IPR in the Era of Conflicts by

Patents, trademarks, copyrights, etc. are intangible assets majorly contributing to the growth of a nation, especially in terms of science and technology. The article discusses the implications of such conflict on its Intellectual Property rights.

Patents, trademarks, copyrights, and designs form the umbrella of legally obtained Intellectual Property Rights (IPR). These are intangible assets provided with IPR for a specific time period to ensure exclusive use. The object is to push a nation towards innovation and growth, in a healthy yet competitive environment. They form an integral part of the area of innovation, technology, and international trade. With the advent of rules and regulations in policing and registering these, the other side works on selling, reproducing,g and use of such IPR illegally, which is broadly termed as piracy and counterfeiting.

McDonald

The Russian invasion of Ukraine has incited several countries to take action against the Russian Government a result of which the USA, the UK, EU nations, and other countries have put forth various sanctions on the Russian Federation. With regards to this invasion, such decisions will play a major role in reshaping the global market, especially in terms of patents and trademarks rights, the consequences of which are yet to be seen.

As a countermeasure, Russian President Putin announced the suspension of normal compulsory licensing rules. Basically, reasonable compensation won’t be paid by the Russian authorities for the unauthorized use of intellectual Property Rights if the owners of such IPR belong to the countries showing hostility towards Russia. Is this compulsory licensing against sanctioning states, not a pro-piracy announcement?

Trademark squatting has already begun in Russia, a burger chain under the name “Uncle Vanya” has started using a deceptively similar logo to the well-known trademark in the burger world, McDonald’s, considering the fast-food chain shut down all its 850 stores in Russia. This move even has support from the government. A juxtaposition of the respective logos is given below;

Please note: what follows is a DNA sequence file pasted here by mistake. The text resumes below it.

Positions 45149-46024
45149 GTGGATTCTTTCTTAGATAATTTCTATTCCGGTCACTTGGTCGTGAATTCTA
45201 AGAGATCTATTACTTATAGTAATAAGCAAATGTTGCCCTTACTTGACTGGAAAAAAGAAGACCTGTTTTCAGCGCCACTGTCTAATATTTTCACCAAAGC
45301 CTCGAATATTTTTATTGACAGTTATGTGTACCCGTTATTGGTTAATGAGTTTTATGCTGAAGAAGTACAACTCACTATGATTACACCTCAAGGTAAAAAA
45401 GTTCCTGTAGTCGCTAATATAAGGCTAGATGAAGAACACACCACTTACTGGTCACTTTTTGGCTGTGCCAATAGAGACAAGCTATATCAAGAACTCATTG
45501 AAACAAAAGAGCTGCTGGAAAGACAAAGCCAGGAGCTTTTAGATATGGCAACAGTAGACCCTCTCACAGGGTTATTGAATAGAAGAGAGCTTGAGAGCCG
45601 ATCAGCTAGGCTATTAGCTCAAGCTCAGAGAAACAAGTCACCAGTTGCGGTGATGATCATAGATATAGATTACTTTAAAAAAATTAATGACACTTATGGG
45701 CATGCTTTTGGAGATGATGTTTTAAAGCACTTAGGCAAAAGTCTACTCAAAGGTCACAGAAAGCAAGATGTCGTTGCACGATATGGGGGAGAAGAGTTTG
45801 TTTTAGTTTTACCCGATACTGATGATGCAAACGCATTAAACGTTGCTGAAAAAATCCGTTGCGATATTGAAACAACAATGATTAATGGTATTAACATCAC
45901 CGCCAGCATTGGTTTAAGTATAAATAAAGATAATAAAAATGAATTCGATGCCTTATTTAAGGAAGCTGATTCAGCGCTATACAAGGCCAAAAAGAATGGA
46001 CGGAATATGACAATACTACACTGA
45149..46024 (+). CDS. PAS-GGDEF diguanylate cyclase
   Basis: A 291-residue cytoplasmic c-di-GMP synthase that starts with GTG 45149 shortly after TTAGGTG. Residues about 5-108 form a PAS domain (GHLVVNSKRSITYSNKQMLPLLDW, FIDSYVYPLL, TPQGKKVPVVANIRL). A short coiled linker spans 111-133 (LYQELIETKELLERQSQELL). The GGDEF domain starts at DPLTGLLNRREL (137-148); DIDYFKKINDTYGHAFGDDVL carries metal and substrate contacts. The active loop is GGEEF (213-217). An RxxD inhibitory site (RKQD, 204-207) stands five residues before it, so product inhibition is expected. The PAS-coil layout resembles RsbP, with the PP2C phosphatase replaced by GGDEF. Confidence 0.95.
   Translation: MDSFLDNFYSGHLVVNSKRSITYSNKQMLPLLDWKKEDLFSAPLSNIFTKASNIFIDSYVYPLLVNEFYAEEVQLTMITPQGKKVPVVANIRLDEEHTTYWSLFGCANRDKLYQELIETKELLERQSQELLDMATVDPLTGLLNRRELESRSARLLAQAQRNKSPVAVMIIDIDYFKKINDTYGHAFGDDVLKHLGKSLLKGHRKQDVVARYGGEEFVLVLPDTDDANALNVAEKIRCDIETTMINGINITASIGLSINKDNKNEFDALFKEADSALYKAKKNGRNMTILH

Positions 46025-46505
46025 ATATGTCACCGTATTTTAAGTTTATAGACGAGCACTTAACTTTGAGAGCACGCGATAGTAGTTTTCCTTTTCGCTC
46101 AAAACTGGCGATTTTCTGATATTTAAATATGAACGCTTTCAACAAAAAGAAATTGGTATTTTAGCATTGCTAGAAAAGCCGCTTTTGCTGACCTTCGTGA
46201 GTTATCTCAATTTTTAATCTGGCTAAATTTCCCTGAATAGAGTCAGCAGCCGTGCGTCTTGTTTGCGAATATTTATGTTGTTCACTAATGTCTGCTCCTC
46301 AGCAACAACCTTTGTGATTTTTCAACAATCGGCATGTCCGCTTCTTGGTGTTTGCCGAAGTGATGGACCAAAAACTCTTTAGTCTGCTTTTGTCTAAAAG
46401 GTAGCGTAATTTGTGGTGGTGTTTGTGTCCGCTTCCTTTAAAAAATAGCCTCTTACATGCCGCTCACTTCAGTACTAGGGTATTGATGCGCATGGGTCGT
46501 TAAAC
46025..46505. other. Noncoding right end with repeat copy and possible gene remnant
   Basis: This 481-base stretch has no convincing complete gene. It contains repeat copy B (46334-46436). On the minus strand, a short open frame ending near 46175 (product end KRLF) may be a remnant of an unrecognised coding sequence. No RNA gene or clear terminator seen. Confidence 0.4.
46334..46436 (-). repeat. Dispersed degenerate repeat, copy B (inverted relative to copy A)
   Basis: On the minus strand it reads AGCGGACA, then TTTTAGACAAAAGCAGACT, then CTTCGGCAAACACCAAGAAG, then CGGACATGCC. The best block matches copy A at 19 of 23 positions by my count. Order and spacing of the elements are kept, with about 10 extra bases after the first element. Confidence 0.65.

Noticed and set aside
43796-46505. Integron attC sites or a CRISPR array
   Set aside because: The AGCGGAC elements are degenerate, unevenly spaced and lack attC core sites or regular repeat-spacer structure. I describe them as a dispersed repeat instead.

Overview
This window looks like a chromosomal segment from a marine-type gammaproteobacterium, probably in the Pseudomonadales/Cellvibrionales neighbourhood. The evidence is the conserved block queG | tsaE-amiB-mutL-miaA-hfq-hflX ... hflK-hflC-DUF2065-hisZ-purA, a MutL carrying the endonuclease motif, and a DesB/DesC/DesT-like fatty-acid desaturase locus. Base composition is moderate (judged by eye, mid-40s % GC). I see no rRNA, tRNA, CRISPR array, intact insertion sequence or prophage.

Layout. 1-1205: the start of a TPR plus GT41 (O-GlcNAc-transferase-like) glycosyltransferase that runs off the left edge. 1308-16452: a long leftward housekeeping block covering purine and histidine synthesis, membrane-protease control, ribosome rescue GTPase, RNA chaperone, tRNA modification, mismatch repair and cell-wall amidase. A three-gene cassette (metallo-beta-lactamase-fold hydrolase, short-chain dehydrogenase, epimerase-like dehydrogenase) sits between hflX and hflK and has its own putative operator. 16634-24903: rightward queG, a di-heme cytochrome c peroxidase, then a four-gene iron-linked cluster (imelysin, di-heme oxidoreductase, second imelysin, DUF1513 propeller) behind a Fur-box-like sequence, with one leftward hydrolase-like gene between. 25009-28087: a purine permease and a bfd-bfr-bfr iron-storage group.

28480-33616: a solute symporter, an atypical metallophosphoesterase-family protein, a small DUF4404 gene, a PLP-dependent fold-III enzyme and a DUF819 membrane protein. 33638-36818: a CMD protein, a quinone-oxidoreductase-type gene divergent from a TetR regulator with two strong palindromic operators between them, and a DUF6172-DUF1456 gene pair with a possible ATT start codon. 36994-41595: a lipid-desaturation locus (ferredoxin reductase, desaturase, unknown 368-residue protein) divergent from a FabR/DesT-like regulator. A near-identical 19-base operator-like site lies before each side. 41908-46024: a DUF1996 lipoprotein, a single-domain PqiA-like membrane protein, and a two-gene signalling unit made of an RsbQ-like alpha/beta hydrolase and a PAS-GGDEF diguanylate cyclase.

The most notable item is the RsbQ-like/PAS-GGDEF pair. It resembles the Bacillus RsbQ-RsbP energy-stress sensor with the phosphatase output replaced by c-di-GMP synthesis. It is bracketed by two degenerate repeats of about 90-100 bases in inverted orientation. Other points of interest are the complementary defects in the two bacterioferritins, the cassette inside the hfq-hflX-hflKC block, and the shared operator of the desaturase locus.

The Trade-Related Aspects of Intellectual Property Rights (TRIPS) Agreement holds major power in the world of IPR at a global level. Russia is one of the signatories to this agreement. There exists ambiguity in the regulations mentioned in the TRIPS agreement related to the compulsory licensing issue, it is a problem because of the unclear and vague terms mentioned with regard to sanctions and ban. The agreement finds mention of circumstances that may trigger a nation towards compulsory licensing, ‘other circumstances of extreme urgency’ being a reason among them. But situations like that of the Russian Invasion do not justify bypassing the Intellectual property owner’s rights in any manner. The world acknowledged agreement needs to add particular rules, rights, and remedies for sanctioned countries.

Conclusion

The effects of such an announcement will lead to the creation of a world where counterfeiting and piracy of IPR are prevalent and contribute to the market growth of such nations and international trade, without favoring the original owners of the IPR in any manner. Moreover, this will reduce collective engagement in the areas of innovation, research, and development among nations. A specific regulation at a global level has become a necessity, it is important to regulate and protect IPR in today’s time; at a time where the internet, technology, globalization, and conflicts are prevalent.

Author: Abhiruchi Lakras – a student of Government Law College, Nagpur in case of any queries please contact/write back to us via email chhavi@khuranaandkhurana.com or at Khurana & Khurana, Advocates and IP Attorney.

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